Phila 3rd Mo. 27, 1876
It has been very pleasant to me to sit beside thee so often, during the past winter. I only lament that my power of helping has been so small. Many times I should have turned away discouraged if I had not remembered the language of the poet, where he says
“It matters not, in this little while
Whether we work, or watch, or wait;
So we fill the place He assigns us,
Be its service small or great.”
For my share of the good dispensed I am truly
thankful. I think Betsy Gardener’s testimony to the value of the precious texts given to the mothers from week to week from thy own collection of texts should strengthen and encourage thee, my dear friend. She said the texts learned at those meetings had taught her sweet lessons of love and forgiveness for those who had deeply wronged her; and who, before she came to those meetings she thought she must ever hate. There, in that schoolroom, seemed the place of meeting with her precious Saviour, the dearest spot on earth. O, blessed and happy they; permitted to bring about
such holy interviews. Surely great will be their reward in a coming day.
I wanted to tell thee a little about myself. On the 11th of 11th Mo. 75 It was just 50 years since God called me to the [?] and honorable office of Teacher. It seemed on that day that my Heavenly Father was pleased to remember that I had [underlined]tried[/underlined], in much weakness to be sure, to be a faithful shepherdess to the lambs committed by Him to my keeping. On the morning of that day he graciously condescended to speak in the ear of my soul “Well done good and faithful servant,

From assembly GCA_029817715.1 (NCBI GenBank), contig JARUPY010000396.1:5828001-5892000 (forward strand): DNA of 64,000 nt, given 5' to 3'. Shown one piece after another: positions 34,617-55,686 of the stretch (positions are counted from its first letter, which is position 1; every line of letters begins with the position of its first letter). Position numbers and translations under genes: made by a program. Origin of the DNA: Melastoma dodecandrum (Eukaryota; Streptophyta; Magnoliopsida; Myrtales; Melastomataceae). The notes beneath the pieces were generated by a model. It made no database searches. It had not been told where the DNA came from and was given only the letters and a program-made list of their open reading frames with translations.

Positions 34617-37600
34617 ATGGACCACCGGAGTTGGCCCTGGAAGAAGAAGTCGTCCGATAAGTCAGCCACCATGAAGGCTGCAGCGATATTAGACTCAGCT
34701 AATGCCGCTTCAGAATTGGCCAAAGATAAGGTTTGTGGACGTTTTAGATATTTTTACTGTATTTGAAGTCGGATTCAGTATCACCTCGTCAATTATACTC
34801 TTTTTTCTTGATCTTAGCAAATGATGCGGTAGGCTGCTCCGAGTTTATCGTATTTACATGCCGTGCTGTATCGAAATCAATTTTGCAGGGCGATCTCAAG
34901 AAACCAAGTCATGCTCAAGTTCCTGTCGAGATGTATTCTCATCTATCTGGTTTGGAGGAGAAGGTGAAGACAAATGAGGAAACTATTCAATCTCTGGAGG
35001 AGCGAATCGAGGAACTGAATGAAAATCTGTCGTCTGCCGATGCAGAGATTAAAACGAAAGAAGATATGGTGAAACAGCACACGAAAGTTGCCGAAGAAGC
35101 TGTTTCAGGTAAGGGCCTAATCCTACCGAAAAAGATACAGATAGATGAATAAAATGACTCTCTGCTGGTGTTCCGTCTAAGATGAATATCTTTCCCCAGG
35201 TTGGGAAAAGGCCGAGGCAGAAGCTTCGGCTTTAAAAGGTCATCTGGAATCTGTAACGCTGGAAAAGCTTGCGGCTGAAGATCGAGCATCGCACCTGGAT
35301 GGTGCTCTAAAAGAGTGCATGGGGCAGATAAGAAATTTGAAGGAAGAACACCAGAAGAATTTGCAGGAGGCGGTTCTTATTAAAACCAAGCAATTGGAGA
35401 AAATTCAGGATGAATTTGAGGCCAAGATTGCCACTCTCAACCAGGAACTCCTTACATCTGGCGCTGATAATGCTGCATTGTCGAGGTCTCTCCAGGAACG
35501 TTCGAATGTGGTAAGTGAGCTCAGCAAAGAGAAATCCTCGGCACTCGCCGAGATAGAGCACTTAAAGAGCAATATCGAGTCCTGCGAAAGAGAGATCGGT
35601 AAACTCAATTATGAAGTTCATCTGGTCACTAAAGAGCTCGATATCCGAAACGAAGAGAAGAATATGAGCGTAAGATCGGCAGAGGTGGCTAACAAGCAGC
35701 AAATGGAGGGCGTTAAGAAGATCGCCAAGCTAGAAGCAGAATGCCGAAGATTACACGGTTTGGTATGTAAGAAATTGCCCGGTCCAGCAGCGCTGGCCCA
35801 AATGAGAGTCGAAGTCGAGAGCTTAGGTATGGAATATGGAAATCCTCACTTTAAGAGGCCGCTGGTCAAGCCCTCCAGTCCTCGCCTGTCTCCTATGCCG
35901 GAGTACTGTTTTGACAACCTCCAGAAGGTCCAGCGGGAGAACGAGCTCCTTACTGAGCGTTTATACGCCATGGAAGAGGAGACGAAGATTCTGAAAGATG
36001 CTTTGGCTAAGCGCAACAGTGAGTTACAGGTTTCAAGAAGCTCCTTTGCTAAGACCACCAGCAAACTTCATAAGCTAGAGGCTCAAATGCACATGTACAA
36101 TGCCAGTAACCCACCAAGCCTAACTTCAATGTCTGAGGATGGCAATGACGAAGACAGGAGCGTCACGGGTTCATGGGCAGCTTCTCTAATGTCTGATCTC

thou hast been faithful in a little I will make thee ruler over more. Enter into the joy of thy Lord. There seems to be a spiritual [?] over me. The greeting surprised me, so unworthy did I feel myself to be. I carried with me the sweetness of it all day long, and for many days, I have many things to say to thee and yet, I cannot say them now. One thing I may say I feel unbounded gratitude to my Heavenly Father for my sweet quiet home. I have trials, but that are blessings in disguise. One of my old scholars, here on a visit from South Carolina, said
that she heard a person remark, (alluding to my suffering from Rheumatism and my being [underlined]obliged [/underlined] to go out every day rain or shine,) “Mrs. Douglass is draging out a miserable existence” O, said I eagerly, how she is mistaken! A miserable existence indeed! When I am doing the will of God concerning me! Doing the [underlined]work[/underlined] I [underlined]love[/underlined]; doing it with all my heart and soul and mind and strength!! Finding my rich reward in knowing my record is on high I have thoroughly enjoyed
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A deep feeling of thankfulness this afternoon for my home. “I thank thee Father that I live.”
Teaching this autumn and winter. Going out morning by morning, leaning on the strong arm of my invisible friend and reaching my schoolroom with thanksgivings and praises in my heart and on my lips.
And now, my dear and precious friend, may “The grace of the Lord Jesus Christ, and the love of God and the communion of the Holy Ghost be with thee now and ever. Amen.
S. M. Douglass
4th Mo. 5. 75
[Written in the margins of page 6]
I hope your dear [?] is in her usual health.